After Mt. Fuji, I was ready for two things: food, and more food. To do it properly though, one needs a eating/drinking buddy and WB (Work buddy) did not fail to deliver. We met and figured out how to spend the rest of our collective time in Tokyo together, basically, eating, drinking, and him humoring me by patiently waiting on a bridge late at night as I tried to take long exposure shots of the golden poop. That’s when you know you’ve got a great friend, not by what they don’t do, but what they do do. (get it?)
No, we did not wait in line at 2am or however long to get a ticket to get a peak at the tuna auction. We opted to do the more common sense thing: get up early, and head to Tsukiji to eat breakfast. Remember Animaniacs? The good idea/bad idea shorts?
- Go hungry, there’s plenty of shops around selling snacks and small eats, like uni on grilled scallops, egg with eel, or free grapefruit juice
- Wander aimlessly into the fish market before it opens, obliviously taking photos of the market. That will get you kicked out by the security, if you make it that far. Chances are you’ll just get run over by one of those turbo charged golf carts bouncing between warehouses
- Get in line relatively early for one of the sushi places next to the market. There’s a set of buildings within the boundaries of the market that are accessible to all visitors. There, fresh sushi and sashimi are served. Lines typically last between 30-60 min if you’re “on time.” Good thing you filled up with Good idea #1.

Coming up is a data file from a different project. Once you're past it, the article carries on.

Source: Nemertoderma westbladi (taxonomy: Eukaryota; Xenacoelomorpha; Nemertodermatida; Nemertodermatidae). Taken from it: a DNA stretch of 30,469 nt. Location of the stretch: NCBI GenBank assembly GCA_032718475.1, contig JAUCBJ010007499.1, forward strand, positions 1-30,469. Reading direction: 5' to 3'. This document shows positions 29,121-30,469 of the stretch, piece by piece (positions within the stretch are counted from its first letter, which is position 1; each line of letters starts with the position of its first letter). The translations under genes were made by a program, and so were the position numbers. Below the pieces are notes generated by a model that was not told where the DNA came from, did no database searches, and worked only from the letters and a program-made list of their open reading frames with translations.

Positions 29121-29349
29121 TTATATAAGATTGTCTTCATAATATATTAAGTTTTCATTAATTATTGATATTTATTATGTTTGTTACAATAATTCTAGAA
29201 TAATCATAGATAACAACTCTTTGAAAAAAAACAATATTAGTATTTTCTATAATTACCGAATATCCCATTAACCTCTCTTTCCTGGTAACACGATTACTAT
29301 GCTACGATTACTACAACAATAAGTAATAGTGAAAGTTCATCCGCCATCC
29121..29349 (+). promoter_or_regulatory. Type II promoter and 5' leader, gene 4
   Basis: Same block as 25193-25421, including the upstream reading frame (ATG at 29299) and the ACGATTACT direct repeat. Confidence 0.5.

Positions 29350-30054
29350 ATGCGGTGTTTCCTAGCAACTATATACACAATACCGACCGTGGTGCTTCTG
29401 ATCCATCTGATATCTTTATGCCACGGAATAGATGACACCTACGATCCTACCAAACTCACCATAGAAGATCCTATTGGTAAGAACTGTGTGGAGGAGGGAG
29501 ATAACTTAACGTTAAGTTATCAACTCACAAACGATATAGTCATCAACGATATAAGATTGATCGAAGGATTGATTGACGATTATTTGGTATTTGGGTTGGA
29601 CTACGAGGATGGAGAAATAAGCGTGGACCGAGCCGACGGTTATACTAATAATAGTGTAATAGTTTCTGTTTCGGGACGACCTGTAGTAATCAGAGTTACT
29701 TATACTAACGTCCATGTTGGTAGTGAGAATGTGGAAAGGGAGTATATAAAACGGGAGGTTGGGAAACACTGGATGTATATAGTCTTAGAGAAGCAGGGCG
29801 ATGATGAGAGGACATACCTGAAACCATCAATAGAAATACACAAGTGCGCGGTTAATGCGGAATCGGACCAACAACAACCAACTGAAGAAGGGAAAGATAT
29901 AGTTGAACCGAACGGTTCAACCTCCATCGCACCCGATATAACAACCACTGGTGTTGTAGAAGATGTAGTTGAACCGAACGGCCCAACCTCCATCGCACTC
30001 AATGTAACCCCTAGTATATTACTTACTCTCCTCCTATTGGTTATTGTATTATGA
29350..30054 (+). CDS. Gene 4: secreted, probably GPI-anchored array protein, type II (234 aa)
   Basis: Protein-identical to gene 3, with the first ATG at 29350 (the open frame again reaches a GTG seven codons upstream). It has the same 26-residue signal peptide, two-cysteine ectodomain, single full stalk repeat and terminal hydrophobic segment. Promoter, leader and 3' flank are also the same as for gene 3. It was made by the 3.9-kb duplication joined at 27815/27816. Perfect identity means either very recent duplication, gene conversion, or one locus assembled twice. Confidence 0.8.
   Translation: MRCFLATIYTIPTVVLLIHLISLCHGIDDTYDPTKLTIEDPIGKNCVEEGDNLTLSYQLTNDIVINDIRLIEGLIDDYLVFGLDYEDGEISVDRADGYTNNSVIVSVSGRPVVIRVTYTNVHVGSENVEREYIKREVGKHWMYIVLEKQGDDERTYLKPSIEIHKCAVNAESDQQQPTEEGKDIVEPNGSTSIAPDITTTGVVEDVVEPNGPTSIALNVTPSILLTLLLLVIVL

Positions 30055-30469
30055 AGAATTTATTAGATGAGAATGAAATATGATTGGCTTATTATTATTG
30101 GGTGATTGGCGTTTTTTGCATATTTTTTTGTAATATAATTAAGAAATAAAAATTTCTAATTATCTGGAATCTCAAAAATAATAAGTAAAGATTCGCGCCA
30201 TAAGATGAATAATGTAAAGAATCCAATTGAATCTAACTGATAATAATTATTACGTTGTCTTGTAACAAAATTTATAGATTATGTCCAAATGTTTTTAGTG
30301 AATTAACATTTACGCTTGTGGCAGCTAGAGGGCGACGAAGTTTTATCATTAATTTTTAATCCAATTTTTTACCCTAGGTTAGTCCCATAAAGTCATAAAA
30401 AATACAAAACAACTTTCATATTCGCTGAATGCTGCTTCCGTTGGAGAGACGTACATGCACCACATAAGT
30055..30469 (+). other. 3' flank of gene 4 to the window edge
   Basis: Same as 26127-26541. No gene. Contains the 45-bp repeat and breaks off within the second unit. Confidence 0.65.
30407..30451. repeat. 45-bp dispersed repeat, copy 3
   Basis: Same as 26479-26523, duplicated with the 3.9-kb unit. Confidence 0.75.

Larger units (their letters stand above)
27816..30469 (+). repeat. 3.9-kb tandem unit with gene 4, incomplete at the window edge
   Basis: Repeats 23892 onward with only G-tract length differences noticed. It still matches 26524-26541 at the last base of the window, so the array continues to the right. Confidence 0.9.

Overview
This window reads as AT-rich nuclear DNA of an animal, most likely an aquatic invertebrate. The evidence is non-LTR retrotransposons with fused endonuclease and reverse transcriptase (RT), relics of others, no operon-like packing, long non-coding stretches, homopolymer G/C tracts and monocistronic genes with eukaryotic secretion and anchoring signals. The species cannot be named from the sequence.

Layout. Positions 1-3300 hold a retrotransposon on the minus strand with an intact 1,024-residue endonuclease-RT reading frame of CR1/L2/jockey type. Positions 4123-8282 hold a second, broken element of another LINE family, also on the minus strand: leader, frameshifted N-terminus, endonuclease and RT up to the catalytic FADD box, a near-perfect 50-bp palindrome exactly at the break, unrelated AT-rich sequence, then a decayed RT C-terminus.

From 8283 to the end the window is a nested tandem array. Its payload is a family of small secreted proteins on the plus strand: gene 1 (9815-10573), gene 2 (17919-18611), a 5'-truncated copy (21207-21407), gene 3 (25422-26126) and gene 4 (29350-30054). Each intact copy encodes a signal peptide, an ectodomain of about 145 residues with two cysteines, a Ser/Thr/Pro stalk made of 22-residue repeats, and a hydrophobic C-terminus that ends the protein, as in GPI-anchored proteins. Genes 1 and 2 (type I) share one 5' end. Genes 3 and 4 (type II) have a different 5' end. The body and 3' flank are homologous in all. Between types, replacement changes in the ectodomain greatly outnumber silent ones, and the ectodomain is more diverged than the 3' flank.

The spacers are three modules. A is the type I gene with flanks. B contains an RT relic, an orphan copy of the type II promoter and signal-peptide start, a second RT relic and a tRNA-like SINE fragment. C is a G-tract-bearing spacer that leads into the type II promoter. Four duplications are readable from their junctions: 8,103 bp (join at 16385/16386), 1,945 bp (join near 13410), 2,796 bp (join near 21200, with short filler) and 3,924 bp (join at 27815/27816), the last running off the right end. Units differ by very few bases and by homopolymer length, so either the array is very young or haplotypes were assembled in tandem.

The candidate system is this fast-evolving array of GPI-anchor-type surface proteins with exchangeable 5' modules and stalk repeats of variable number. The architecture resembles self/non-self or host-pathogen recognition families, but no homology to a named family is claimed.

- Leave early, ugh, I wanna go baaaaaaaaaaaackkkkkkkkkkkk
To work off our breakfast/lunch, WB and I went to Shibuya to check out a park. The Meiji monastery was here, buried within a tree-filled park. For a touristy place, it was calming and very relaxing. There was an added bonus that the park/monastery clearly separated the folks walking inside from the bustling city outside.
Owls and Hedgehogs
WB loves owls. I’m up for anything unique that doesn’t involve cats, so it was only natural that we went to an owl café. There, we got to play with a hedgehog (or scare the living bejesus out of it, depending on your perspective), and walk into a small room with a bunch of owls. Some threatened to poop on you, some bite you, but most are just looking at you with their intent eyes as you pet them.
Not a single animal was harmed in these photos, I swear. Nor was any human pooped on.
I got hungry, so I ate ramen. Then I got hungry again after the owl café. WB and I went to a neighboring coffee shop and basically ordered caffeine and matcha. A perfect afternoon snack, if you ask me. The tiramisu was delish, as was my ice cream and iced coffee.
Oh yes, then there was this depressing sign:
I have a saying, when you drink a lot with friends, it’s ok. When you drink a lot alone, that’s when it’s alcoholism ^_^ WB and I were craving some alcohol by the evening and we made our way back to Asakusa at night.
What’s great about Tokyo is, there’s always something to see during the day, then you have to revisit at night to catch the lights, a la Kanye and Rihanna.
At night, you can come here to drink (check), eat (check), and wander (check) as you get your fortune (check). The temple is closed for worship, so no praying to the gods, but anyone can walk around at night on the grounds. The fortune is a self service situation. Donate about 200 JPY and shake a stick out of a cannister.
The number on the stick refers to a wooden box with the same number. Inside, you’ll get a fortune. Fortune is presented in Chinese, Japanese, and English. Japanese are realistic too, not all fortunes are great or good. I got an OK fortune, telling me basically I’ll live. No additional information given, just like my annual physical: “Your heart is beating, you’re alive.” Yea, thanks gods. But look at the pretty pagoda!